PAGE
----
Honor in nineteenth-century Germany is usually thought of as an anachronistic aristocratic tradition confined to the duelling elites. In this innovative study Ann Goldberg shows instead how it pervaded all aspects of German life and how, during an era of rapid modernization, it was adapted and incorporated into the modern state, industrial capitalism, and mass politics. In business, state administration, politics, labor relations, gender and racial matters, Germans contested questions of honor in an explosion of defamation litigation. Dr Goldberg surveys court cases, newspaper reportage, and parliamentary debates, exploring the conflicts of daily life and the intense politicization of libel jurisprudence in an era when an authoritarian state faced off against groups and individuals from 'below' claiming new citizenship rights around a democratized notion of honor and law. Her fascinating account provides a nuanced and important understanding of the political, legal and social history of imperial Germany.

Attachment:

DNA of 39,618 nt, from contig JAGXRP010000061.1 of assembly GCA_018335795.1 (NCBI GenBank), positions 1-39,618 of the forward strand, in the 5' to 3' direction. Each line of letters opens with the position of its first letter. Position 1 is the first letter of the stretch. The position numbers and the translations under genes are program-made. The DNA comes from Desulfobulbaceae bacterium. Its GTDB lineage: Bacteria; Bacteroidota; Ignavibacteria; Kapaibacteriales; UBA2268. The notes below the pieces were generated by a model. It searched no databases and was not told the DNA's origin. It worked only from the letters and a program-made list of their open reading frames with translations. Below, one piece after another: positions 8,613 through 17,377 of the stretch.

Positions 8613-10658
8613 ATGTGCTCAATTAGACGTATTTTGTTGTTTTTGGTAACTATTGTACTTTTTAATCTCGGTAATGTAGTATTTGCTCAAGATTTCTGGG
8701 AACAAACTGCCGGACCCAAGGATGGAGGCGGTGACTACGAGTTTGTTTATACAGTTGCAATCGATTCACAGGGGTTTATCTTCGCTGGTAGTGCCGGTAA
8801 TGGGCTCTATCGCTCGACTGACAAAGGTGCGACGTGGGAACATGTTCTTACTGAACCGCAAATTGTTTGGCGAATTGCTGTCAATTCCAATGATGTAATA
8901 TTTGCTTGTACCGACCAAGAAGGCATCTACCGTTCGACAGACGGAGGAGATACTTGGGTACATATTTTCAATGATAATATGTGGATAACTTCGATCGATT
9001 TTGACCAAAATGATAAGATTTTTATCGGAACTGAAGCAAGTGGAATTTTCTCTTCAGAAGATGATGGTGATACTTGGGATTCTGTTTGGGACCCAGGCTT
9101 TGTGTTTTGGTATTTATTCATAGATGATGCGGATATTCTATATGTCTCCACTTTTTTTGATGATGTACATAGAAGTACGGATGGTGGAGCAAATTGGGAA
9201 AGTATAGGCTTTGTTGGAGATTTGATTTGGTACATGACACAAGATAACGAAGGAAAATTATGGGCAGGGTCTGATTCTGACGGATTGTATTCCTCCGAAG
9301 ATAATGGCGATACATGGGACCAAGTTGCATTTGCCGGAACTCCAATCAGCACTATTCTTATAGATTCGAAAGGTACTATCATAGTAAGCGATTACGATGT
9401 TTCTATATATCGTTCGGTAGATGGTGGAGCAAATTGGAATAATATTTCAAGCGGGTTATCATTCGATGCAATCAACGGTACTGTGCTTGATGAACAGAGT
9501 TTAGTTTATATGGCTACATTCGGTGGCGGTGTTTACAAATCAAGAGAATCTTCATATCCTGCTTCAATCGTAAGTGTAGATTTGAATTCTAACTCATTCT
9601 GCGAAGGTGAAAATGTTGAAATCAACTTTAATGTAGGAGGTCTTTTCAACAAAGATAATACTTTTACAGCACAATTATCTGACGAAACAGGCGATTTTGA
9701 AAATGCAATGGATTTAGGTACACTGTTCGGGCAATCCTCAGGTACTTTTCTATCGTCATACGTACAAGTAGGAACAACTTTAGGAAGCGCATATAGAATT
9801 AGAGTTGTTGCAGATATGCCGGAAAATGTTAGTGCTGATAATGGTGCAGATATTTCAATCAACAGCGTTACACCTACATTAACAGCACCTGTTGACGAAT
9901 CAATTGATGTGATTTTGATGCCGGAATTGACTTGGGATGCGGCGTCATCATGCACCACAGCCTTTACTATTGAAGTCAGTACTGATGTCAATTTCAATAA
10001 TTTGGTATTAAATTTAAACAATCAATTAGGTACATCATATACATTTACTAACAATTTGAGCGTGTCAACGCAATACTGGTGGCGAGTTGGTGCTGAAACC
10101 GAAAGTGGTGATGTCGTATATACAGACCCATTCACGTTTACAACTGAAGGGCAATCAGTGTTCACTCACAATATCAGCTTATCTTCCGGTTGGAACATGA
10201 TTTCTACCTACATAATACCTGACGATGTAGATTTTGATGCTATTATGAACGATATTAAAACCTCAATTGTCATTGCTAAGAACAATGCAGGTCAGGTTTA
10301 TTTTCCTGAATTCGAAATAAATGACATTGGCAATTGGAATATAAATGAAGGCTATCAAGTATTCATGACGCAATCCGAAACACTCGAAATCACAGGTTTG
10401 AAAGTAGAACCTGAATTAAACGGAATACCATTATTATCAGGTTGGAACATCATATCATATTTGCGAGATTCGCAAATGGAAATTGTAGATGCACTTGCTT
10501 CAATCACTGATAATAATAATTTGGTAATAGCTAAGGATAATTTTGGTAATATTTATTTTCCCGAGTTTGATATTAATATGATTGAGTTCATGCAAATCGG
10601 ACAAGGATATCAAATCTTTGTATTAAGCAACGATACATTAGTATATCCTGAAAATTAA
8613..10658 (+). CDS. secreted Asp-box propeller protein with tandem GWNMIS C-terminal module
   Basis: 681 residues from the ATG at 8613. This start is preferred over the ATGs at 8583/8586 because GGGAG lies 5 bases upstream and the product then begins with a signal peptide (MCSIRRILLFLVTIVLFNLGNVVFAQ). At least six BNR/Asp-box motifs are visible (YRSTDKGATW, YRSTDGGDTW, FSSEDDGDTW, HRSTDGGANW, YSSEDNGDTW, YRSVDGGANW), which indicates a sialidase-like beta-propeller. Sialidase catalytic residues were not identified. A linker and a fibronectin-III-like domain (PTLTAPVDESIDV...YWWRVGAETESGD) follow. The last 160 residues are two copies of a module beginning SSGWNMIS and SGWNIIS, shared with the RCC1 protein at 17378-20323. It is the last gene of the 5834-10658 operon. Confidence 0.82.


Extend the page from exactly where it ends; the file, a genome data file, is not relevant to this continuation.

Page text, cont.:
About the Author
Ann Goldberg is an Associate Professor of History at the University of California, Riverside. She is the author of Sex, Religion and the Making of Modern Madness (1999).
Table of ContentsIntroduction; 1. The development of the law; 2. Honor disputes and everyday life; 3. The state; 4. Politicization; 5. Popular mobilizations: Jews and lunatics; Conclusion: beyond 1914.